In my previous post
, I looked at an article written by someone who probably does not have much experience covering classical music (at least, judging by the other articles she's written). It addresses some of the problems that arise when publishers assign staffers who do not have the background to write knowingly about their given subject. For this post, however, I examine an article by The Telegraph
's regular classical music critic, Ivan Hewett. While his article
also contains historical falsehoods, I'm more concerned about the way Hewett resorts to the most familiar stereotypes to preach to the choir.
First, some background: In a survey conducted earlier this year by Classic FM, a UK-based radio station, Beethoven had more compositions on the favorites list than Mozart. This was the first time this has happened since the annual survey started in 1996, which is enough of a change to warrant some comment. The first article The Telegraph
ran on this coup, "Beethoven beats Mozart to be crowned most popular composer for first time,"
offers an explanation: Beethoven's seventh symphony serves as the soundtrack to an intense scene in the popular movie The King's Speech
, which prompted people to seek out more of his music.
Perhaps this article was a bit too dry in its cold reporting of facts and analysis. Where is the breathless adulation of these Great Masters? So, Hewett offers his own explanation in "Why Beethoven rules supreme over Mozart."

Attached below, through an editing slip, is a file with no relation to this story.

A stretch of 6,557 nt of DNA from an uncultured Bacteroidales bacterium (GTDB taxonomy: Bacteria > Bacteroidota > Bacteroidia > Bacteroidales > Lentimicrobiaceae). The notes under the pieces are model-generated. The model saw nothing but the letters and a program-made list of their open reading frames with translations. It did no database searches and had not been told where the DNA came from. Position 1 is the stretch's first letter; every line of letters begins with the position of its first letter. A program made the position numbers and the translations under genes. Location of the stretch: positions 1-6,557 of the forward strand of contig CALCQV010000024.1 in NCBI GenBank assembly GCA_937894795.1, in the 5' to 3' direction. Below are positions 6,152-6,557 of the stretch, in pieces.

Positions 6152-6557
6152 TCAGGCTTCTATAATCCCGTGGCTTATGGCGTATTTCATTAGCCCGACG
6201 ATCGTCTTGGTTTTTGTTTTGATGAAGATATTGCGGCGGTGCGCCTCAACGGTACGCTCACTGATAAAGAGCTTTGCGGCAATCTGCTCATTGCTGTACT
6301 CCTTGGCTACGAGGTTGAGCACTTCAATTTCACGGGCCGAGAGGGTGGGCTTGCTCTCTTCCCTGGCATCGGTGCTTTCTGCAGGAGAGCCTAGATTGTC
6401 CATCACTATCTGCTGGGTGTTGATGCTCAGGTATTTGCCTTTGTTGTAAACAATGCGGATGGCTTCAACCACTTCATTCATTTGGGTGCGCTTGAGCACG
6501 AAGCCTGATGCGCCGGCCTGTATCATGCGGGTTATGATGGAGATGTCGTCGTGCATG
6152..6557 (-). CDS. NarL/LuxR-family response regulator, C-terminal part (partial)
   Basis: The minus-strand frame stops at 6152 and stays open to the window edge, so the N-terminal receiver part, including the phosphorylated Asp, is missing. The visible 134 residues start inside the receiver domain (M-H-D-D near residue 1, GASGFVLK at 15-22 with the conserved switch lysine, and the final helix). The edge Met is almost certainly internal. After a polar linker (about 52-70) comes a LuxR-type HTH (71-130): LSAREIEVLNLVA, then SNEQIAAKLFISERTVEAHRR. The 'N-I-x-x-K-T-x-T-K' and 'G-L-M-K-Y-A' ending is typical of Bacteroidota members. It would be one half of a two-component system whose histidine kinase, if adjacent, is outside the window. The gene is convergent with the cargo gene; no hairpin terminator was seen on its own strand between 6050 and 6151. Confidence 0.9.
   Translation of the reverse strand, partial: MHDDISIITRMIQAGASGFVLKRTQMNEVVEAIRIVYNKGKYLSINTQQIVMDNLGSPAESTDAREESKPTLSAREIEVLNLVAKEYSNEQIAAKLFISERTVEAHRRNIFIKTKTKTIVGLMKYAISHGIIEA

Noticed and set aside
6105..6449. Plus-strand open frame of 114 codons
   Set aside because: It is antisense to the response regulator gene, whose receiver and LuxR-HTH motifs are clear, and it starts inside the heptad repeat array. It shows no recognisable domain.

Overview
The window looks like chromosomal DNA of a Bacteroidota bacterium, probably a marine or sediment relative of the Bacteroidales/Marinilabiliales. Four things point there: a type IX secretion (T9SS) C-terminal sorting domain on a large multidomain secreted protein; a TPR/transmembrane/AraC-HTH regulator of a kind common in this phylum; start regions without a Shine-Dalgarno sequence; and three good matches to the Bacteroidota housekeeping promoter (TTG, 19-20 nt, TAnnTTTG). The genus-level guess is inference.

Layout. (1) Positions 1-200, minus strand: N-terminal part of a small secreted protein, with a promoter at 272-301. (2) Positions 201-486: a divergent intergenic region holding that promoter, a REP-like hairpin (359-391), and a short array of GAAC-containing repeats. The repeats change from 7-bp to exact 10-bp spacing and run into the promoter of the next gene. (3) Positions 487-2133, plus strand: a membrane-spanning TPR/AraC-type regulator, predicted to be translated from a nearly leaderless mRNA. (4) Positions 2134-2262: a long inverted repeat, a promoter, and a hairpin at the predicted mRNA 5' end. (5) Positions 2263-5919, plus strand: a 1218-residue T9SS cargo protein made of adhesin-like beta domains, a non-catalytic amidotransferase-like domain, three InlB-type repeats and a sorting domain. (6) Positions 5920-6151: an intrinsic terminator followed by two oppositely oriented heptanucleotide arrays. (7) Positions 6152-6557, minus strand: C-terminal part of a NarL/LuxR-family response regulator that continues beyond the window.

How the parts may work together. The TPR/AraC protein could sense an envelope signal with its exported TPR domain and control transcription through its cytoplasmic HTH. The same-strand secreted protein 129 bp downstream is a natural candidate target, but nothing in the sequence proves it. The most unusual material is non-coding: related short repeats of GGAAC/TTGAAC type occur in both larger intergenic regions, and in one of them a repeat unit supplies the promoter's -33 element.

Rather than discuss why people might have adjusted their answers in the poll, he effectively proclaims that the poll has finally gotten it right.
"Beethoven is classical music's titan. More than that, he is the perfection of the romantic artist-hero," Hewett declares. Here's where my perspective as a musicologist differs from that of most music fans. I cannot argue against Beethoven being a "romantic artist-hero," but rather than using that as proof of his greatness, I see it as an interesting product of nineteenth-century culture. Our concept of the "artist-hero" is based
on the Romantic perception of Beethoven, so of course
he's the best example of it; it's a tautology. This statement should be unpacked and explored, not taken as evidence in itself.